Tag Archives: sacraments

Back to the Wednesday night follies

For the ninth straight year, I am back teaching 5th grade religion classes at our parish church. Protestant churches would probably call it Sunday School, but since we are Catholic, it is called CCD and the classes are held on Wednesday evenings. These classes are for the children who attend public and other private schools other than our parish school.

As I have detailed in the past, my experience teaching CCD has had its ups and downs. We have had some really great classes, and we’ve had some that caused me to almost dread showing up on Wednesday evenings. Just two classes into the 2013-14 year, my co-teacher and I are cautiously optimistic that we have a pretty good group. So far they have been polite and respectful, while still participating in the class discussions.

Having a group that is reasonably well behaved and cooperative is better for more than just our sanity. If we have a class that will work with us and work with each other without descending into anarchy, we can make the class much more interesting, for both the students and teachers, through interactive activities and more interesting discussions.

That having been said, we also realize that our students are ten and eleven years old, and our class comes at the end of a long day in school. In adult terms, their CCD class is overtime for them. We don’t expect perfection; we just don’t need it to be a constant struggle.

Here’s hoping the rest of the years goes as well as the first couple of weeks have.

Talking God and religion with fifth graders

For eight months of the year, for the past seven years, I have spent nearly every Wednesday evening in the company of about two dozen 10 and 11 year-olds. I volunteered to teach the fifth grade CCD class at our church. This is a religious education program for the kids who do not go to a parochial school. In a Protestant church, it would probably be called “Sunday school,” except we have the classes on Wednesday evenings.

Mrs. Poolman is not at all certain why I continue to do this. I’m not really sure myself. I am a practicing Catholic, but I’m not a particularly devout or religious person. I do get some sense of satisfaction from filling a definite need in the parish. While I don’t think I’m a particularly good teacher, I do show up with some reliability and fill the space. Our CCD coordinator, Paula, is not overwhelmed with people knocking her doors down to teach a class.

I think I’m also providing a service to the students. It is been clear over the years, that for many of my students those Wednesday night CCD classes are the major source of their education / indoctrination in matters of God, religion, morals, ethics, values and life. My big question is: “How much of this is actually sticking with the kids?” I don’t have an answer to that. I suspect the answer is “very little.” We don’t have much time. Nor do we have the repetition to drive it home. Those 45-50 minutes a week are easily lost in the midst of busy lives of school, sports, school activities, dance, friends, and so on. I try not to dwell too long on that depressing note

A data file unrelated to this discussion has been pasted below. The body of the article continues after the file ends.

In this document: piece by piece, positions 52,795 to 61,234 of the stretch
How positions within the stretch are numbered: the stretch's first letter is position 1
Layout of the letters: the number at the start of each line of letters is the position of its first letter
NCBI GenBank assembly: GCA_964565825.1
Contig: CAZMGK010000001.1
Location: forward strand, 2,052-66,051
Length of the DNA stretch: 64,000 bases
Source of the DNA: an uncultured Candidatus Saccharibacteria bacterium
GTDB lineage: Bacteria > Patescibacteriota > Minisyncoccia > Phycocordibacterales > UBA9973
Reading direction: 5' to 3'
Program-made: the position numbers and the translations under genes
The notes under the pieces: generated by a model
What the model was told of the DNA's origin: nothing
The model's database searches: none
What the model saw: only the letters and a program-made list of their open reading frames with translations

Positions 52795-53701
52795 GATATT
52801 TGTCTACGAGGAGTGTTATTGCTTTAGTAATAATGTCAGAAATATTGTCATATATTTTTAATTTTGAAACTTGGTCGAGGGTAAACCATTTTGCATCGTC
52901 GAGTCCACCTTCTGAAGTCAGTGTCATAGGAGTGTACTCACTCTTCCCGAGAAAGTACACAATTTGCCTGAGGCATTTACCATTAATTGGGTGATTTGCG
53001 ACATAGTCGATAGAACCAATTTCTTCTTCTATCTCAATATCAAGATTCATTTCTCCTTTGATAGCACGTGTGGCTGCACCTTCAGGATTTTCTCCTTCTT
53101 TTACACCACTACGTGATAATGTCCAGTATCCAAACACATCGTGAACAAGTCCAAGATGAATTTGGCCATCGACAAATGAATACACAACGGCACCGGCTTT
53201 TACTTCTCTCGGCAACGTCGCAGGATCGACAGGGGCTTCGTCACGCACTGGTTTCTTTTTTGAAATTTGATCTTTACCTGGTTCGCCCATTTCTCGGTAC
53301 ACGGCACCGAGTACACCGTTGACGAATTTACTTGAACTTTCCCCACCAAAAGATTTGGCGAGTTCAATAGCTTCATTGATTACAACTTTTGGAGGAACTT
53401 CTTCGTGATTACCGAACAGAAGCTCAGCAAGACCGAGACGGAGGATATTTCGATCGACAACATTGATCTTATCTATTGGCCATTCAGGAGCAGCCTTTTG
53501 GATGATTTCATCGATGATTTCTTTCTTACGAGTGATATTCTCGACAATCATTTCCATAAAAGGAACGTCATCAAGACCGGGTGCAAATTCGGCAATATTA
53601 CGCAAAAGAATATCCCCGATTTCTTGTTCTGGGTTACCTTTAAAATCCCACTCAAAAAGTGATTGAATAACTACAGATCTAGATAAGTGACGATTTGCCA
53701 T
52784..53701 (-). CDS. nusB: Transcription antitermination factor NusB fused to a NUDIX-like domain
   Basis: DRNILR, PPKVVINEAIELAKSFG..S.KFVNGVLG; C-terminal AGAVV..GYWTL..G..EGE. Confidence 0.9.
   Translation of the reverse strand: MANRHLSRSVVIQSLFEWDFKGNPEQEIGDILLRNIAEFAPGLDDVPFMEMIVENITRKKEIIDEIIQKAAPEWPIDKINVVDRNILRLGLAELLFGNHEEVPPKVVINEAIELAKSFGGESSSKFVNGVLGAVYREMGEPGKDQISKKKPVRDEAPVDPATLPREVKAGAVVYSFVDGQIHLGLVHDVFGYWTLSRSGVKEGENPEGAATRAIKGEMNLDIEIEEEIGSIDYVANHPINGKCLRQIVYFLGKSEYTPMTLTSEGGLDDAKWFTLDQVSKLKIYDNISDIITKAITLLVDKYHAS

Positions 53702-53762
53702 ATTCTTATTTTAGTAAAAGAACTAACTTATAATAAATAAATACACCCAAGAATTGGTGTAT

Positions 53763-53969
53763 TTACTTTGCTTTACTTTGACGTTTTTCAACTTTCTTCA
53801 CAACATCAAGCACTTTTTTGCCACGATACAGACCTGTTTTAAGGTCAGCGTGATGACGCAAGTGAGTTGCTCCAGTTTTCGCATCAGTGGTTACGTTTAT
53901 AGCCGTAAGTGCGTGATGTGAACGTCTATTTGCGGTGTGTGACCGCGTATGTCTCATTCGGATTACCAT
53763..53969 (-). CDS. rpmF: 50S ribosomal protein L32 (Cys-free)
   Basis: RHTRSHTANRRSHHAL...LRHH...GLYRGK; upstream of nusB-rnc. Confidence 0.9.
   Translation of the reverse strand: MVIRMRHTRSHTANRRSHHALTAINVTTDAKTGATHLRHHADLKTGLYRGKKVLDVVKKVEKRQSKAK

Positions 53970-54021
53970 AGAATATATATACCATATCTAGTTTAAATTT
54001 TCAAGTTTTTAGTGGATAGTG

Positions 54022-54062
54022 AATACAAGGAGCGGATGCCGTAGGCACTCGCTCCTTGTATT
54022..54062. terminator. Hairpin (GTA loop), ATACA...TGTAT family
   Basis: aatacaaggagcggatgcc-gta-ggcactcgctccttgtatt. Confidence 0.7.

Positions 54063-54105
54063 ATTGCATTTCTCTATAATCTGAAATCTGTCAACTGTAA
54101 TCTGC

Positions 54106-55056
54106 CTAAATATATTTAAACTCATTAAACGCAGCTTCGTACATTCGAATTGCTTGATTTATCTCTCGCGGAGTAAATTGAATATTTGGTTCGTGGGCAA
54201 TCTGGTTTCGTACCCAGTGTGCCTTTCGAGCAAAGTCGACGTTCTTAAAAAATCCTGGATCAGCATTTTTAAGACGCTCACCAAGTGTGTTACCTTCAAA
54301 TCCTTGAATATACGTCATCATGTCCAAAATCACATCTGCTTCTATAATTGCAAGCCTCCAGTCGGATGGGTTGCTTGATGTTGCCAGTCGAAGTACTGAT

Mostly, I think I like the kids and the discussions we have. The curriculum for this grade is to cover the sacraments.  It leaves us lots of time to talk about all kinds of subjects. Once they get comfortable in the class, fifth graders are not at all shy about asking questions and offering their opinions. I have a co-teacher, Sherry. Between the two of us, we try to get the kids engaged and maybe thinking about things that they haven’t thought of before.

By this point in the year, we have gotten to know the students fairly well, and they have gotten to know us. We know who is quick to raise their hand and those who we to be coaxed into participating in a discussion.

During our class this week, we covered the Sacrament of Matrimony. While this sounds innocent, it actually is fairly tricky. The Catholic Church teaches that a wedding vow is permanent, and divorce is not an option. (The issue of annulment is much too involved for this age group.) This fun part is to teach the kids that this is what they should seek to achieve in their adult lives, without appearing to criticize their divorced parents, cousins, siblings, aunts and uncles, etc.

The other interesting issue is we are never quite sure how much our students of this age have learned about sex from their parents, school, friends, TV and so on. If we were dealing with 13 year olds, we could be fairly certain they have at least been exposed to “Birds and Bees 101.” But for ten and eleven year-olds, we aren’t as certain. It makes it difficult to answer a question about a pregnant bride, which is one query we received last night. To make life very interesting, it just takes one student to ask, “What do you mean that they had sex before they were married? What does that mean?” Then we have opened a can of worms, and they are crawling all over the place.

We are fairly certain one girl was trying to “work us” last night with this exchange.

Her: I see all the pictures of the brides here are wearing white dresses. Why do brides always seem to wear white?  

Me: It’s a tradition, but you can wear whatever color you like.

Her: Even black?

Me: Yes, even black.

Her: But why do they usually wear white?

Me: It symbolizes purity or innocence.

Her: Innocent of what?